Inventory assets and liabilities. This is required for the probate application and may include contacting government agencies, such as the CRA and Service Canada, locating property titles, valuing assets, as well as notifying lenders and credit card companies. Once the statement of assets and liabilities is completed, you’ll need to provide a copy to the beneficiaries.

Step 5
Complete the Probate application. Probate is commonly required when real property is held solely in the deceased’s name. Probate may also be required by a financial institution. There are three ways you can complete a probate application: do it yourself; have a lawyer complete it; or call Concentra Trust.

Step 6
Distribute estate assets. You will need to file the required tax returns to receive a CRA Clearance Certificate. You will then be able to prepare a final report for the beneficiaries. The beneficiaries must approve the report, your executor’s fee, and sign a release before you can distribute the estate assets and close the estate account.

Since some of these steps are complex, it can be wise to enlist the help of a professional. Our experienced advisors offer executors advice and guidance through the entire estate process. You may only need a little advice, or you may want a complete solution. Our expert team is professional, compassionate, and knowledgeable. And we’re here to help.

Joan McAulay
Senior Personal Trust Specialist
Concentra Trust

For a no cost, no obligation consultation with an estate specialist, call 1-800-788-6311 #1888 or email executorease@concentra.ca.

This information cannot be considered to be legal, tax, real estate or financial planning advice, nor replace professional advice, but can serve as a helpful reference.


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Weekly Economic Update

For the week of July 2 – 6.

Canadian GDP came in at 0.1 percent month over month in April, vs expectations of zero percent growth (economists believed poor weather conditions in April could’ve negatively impacted results). Both Manufacturing and Utilities sales increased for April; Manufacturing increased to 0.8 percent, while Utilities increased to 1.6 percent. Retail sales, however, declined 1.3 percent. On an annual basis, GDP matched consensus at 2.5 percent. The economy is currently on track for growth to accelerate beyond 2 percent in the second quarter.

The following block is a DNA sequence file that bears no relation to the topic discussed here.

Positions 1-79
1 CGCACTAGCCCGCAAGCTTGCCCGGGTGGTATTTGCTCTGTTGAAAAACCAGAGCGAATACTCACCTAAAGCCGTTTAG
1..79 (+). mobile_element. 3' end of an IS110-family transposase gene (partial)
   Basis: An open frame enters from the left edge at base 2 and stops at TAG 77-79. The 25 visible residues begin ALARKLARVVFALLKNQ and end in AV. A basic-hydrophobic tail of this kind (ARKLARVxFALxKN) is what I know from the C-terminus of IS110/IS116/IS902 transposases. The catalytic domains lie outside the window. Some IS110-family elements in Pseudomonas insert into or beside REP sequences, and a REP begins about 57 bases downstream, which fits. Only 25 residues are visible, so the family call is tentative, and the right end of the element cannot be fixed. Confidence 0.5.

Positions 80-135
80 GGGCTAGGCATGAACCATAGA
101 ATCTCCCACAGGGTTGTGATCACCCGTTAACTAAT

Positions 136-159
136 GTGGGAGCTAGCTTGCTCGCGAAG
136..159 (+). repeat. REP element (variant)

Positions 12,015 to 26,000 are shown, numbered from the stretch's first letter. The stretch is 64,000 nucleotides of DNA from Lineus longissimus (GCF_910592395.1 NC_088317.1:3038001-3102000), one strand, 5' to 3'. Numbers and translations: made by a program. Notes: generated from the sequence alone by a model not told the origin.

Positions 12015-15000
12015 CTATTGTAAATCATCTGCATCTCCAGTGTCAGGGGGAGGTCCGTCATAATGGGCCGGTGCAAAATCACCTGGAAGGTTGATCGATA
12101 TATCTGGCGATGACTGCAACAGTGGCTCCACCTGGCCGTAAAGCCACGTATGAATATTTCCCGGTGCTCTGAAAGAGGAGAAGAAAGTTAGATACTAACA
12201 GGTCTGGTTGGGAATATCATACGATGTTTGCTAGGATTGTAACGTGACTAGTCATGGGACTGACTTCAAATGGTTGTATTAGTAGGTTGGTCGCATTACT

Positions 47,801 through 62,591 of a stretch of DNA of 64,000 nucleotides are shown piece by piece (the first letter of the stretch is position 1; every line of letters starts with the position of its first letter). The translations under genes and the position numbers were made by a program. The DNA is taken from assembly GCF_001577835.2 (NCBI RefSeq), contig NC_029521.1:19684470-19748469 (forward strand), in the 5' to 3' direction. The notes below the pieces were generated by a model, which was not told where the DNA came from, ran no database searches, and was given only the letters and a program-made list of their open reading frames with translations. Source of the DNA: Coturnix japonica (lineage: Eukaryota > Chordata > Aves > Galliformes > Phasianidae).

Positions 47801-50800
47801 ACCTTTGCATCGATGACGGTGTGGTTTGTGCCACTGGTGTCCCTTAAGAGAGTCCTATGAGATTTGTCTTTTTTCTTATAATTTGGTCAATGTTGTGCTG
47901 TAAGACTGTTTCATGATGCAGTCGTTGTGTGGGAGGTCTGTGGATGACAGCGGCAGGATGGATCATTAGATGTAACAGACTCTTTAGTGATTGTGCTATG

US personal income in May increased 0.4 percent, while spending decreased 0.2 percent, falling short of the expected 0.4 percent increase. Although the spending rate remained unchanged after adjusting for inflation, the savings rate increased to 3.2 percent, due to incomes exceeding the spending rate.

The University of Michigan’s reading in June for concerns about the economic impact of a trade war came in at 98.2 (expectations were for a 99.0 reading). The expectations measure also decreased to 86.3 from May’s 89.1 reading. However, the conditions gauge measuring Americans’ perception of their finances was up 116.5 from 111.8 in May.

The Canadian dollar is currently trading up against the US dollar. Today’s expected range is 1.3097 – 1.3197.

Source: Bloomberg

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Weekly Economic Update

For the week of June 25 – 29.

Retail sales for April fell by 1.2 percent on a month-over-month basis, going against the  expectations for a flat zero percent posting. Excluding auto sales, the decline lessened to 0.1 percent. March retail sales increased from 0.6 percent to 0.8 percent on a month-over-month basis. Stats Canada noted the weaker than expected performance could be due to “poor weather”.

In addition to a weak retail sales release, consumer prices also missed expectations for the month of May, posting at 0.1 percent on a month-over-month basis (vs. expectations for 0.4 percent). On a year-over-year basis, consumer prices have risen to 2.2 percent, quite a bit shy of the surveyed 2.6 percent for May. Two significant factors in the lower inflation reading were lower prices in the phone, and travel categories. The largest upward contributor to the reading was the recreation and education categories (0.27 percent).

It will be a relatively quiet week for Canadian economic releases this week. The major release to look forward to is the April GDP figures. Consensus expectations are for zero growth month-over-month, and a 2.6 percent growth rate on an annual basis. Other releases include industrial product prices, and the raw material price index. The Bank of Canada will also release their second quarter business outlook future sales, senior loan officer survey, and overall business outlook survey. US data releases include numerous housing figures, sentiment gauges, various manufacturing numbers, and the final print of first quarter GDP.

The Canadian dollar is trading flat to slightly down against the US dollar from Friday’s market close. Today’s expected trading range is 1.3241 – 1.3341.

Source: Bloomberg